Feds Issue New Title IX Rule Addressing Sexual Harassment/Assaults in Schools

Claudia D. Orr

There has been a lot of news in recent years surrounding allegations of sexual assaults in sports programs, so it is probably no surprise that the U.S. Department of Education has issued its final rule and mandatory steps to prevent and address reports of sexual abuse.

The final rule, including its summary, is over 2000 pages, so this article can only highlight some of its key provisions. There is a Department of Education webinar available that also provides guidance. The final rule takes effect on Aug. 14. 

First, there is a shift in how sexual harassment and sexual assault are viewed. It is unlawful sex discrimination. As such, there are legal obligations, not just guidance, imposed on school districts (K-12), colleges and universities which require a prompt response when a report is made. There is more transparency to the process, more support for the complainant and more due process for the accused.

Complainants must be offered supportive measures (to ensure equal access to education, protection and deterrence of further harassment) even when the student decides not to initiate or participate in the formal complaint process. This may include such things as being reassigned to different classes or a different dorm and no contact orders. The complainant cannot be forced or coerced into participating in the process.

The final rule requires strong, clear, predictable and transparent grievance processes “to reach reliable outcomes.” The final rule defines all of the following conduct when based on sex as sexual harassment:

  • Conditioning an educational benefit/service on a student’s willingness to engage in sexual harassment (i.e., quid pro quo harassment);
  • Unwelcome conduct that is so severe, pervasive and objectionably offensive that it would deny a “reasonable person” equal access to the educational program/activity; and

[Note: both of these seem reflective of Title VII employment law]

  • Any sexual assault, dating violence, stalking or domestic violence (as defined under the Clery Act, 20 USC 1092(f) and the Violence Against Women Act, 34 USC 12291(a)).

The final rule follows Title IX and U.S. Supreme Court precedent and mandates that a school respond whenever it has actual knowledge of sexual harassment occurring within the education program/activity in the United States.

But the term “actual knowledge” is expanded to situations when notice is given to “any elementary or secondary school employee and can also be made to the Title IX Coordinator by the student or a third party by email, phone, mail or in person.” This is a change from the proposed rules (which required notice to a teacher in elementary or secondary schools) may create liability when a lower level employee fails to convey the information.

Significantly, a school’s education program/activity now also includes “situations over which the school exercised substantial control, and also buildings owned or controlled by student organizations officially recognized by a post secondary institution, such as many fraternity and sorority houses.” This is a significant expansion from the proposed language. Given the misconduct that sometimes occurs at such places, this may raise serious concerns for educational institutions.

A Title IX violation will be found if the school’s response is unreasonable given the known circumstances. The final rules require mandatory response obligations including the offering of supportive measures to the complainant even when there is no formal complaint. However, the final rules also require the grievance process to be followed before the imposition of any disciplinary action against the accused (with the exception of imposing “supportive measures” for the complainant).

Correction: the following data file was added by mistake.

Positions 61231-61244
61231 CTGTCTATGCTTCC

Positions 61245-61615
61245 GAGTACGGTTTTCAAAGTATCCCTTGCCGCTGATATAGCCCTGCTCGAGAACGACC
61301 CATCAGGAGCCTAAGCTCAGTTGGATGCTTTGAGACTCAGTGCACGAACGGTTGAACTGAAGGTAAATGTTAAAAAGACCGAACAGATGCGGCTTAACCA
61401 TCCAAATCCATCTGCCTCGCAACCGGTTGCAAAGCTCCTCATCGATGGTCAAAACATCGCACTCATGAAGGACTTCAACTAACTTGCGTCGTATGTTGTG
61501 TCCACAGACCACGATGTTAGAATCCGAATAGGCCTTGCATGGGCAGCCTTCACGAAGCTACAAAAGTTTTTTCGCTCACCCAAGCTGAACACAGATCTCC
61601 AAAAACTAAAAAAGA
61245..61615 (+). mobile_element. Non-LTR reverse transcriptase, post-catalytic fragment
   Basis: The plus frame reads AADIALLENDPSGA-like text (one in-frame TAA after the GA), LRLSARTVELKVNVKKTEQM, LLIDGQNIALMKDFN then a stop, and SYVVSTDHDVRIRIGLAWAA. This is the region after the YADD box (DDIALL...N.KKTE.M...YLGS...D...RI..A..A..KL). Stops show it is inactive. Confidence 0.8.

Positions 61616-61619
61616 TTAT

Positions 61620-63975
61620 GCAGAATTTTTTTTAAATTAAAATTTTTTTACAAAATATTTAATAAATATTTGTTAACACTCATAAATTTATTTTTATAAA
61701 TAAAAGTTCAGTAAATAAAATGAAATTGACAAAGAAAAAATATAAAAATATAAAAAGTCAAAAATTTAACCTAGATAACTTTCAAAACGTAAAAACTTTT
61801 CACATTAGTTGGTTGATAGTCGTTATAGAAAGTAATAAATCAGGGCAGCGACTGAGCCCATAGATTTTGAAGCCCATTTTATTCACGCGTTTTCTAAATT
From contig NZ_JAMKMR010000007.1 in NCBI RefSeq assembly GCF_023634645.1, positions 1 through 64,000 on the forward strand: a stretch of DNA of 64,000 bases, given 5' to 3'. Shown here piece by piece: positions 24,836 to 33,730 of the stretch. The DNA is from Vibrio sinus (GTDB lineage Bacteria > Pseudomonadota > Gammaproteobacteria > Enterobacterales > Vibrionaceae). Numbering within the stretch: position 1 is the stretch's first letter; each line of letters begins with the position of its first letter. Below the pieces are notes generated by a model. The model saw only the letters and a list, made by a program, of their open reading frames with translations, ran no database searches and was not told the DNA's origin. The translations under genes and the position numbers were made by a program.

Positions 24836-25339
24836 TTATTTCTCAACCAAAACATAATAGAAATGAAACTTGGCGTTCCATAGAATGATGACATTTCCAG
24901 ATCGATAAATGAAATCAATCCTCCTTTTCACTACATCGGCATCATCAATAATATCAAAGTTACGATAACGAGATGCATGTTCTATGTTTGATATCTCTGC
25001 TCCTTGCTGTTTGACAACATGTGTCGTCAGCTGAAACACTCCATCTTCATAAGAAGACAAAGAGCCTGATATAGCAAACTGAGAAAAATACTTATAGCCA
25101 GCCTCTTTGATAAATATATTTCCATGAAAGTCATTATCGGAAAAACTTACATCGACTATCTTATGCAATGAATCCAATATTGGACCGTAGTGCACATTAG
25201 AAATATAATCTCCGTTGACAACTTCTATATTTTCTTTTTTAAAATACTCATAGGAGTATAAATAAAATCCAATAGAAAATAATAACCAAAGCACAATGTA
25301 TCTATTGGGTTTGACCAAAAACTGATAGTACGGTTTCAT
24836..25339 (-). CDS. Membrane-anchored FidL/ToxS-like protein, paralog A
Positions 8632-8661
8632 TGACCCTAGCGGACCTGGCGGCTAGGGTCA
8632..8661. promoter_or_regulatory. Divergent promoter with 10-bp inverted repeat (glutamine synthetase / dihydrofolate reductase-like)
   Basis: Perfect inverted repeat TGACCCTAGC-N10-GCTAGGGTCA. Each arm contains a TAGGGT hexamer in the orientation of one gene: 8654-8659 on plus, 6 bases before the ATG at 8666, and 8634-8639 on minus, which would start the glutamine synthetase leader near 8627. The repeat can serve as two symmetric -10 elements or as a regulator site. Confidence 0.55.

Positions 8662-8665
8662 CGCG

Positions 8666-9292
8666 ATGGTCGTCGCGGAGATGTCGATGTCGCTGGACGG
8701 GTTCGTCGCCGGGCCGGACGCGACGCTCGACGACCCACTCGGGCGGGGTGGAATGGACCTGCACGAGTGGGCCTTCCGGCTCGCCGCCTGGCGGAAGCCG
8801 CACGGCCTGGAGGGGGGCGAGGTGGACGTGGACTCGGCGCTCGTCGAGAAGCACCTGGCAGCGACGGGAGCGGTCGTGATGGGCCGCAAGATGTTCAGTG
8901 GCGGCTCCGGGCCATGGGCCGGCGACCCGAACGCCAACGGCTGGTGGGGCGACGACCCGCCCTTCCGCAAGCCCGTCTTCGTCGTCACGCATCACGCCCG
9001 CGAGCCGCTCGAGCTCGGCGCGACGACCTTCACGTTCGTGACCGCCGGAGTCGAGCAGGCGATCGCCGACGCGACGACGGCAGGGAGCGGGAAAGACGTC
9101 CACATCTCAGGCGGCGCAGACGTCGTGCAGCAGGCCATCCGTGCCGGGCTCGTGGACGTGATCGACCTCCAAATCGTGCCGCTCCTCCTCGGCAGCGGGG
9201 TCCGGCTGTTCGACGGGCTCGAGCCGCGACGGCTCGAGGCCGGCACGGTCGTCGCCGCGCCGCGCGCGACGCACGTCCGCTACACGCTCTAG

Every formal complaint must be investigated and the grievance process must include all of the following:

  • Written notice of the allegations to both parties
  • An opportunity for each party to select an advisor (which may or may not be an attorney)
  • An opportunity for both parties to submit and review all evidence during the investigation
  • Trained Title IX personnel to evaluate the evidence objectively, free from bias and conflicts
  • Privacy protections requiring written authorization before the use of any medical, psychological or similar records during the process
  • Voluntary written consent before the use of any informal resolution process (and no informal process can be used where an employee has been accused of the sexual harassment)
  • A presumption of innocence given to the accused, with the burden of proof on the school
  • The uniform application of either a preponderance of evidence or clear and convincing evidence standard (which is a higher burden of proof) whether it is a student or an employee accused
  • Separate decision makers and investigators
  • Live hearings (which may be conducted “virtually”) with cross-exam required for post-secondary schools (K-12 may hold live hearings or may allow parties to submit written questions to be posed to the other party/witnesses)
  • Prohibition of questions to the complainant concerning prior sexual history
  • Written decision with an analysis of reasoning
  • Effective remedies for the complainant if sexual harassment is found
  • An equal opportunity to appeal the decision
  • Prohibition of retaliation against parties and participants
  • Maintenance of records of reports/investigations
  • The public disclosure of Title IX training records

In addition, the final rules provide for the affirmation of sex discrimination regulations and updates to policies, etc. There are a lot of details provided in the final rules. The above just touches upon some of the highlights.

Academic institutions are encouraged to have their policies and procedures reviewed by legal counsel to ensure compliance.


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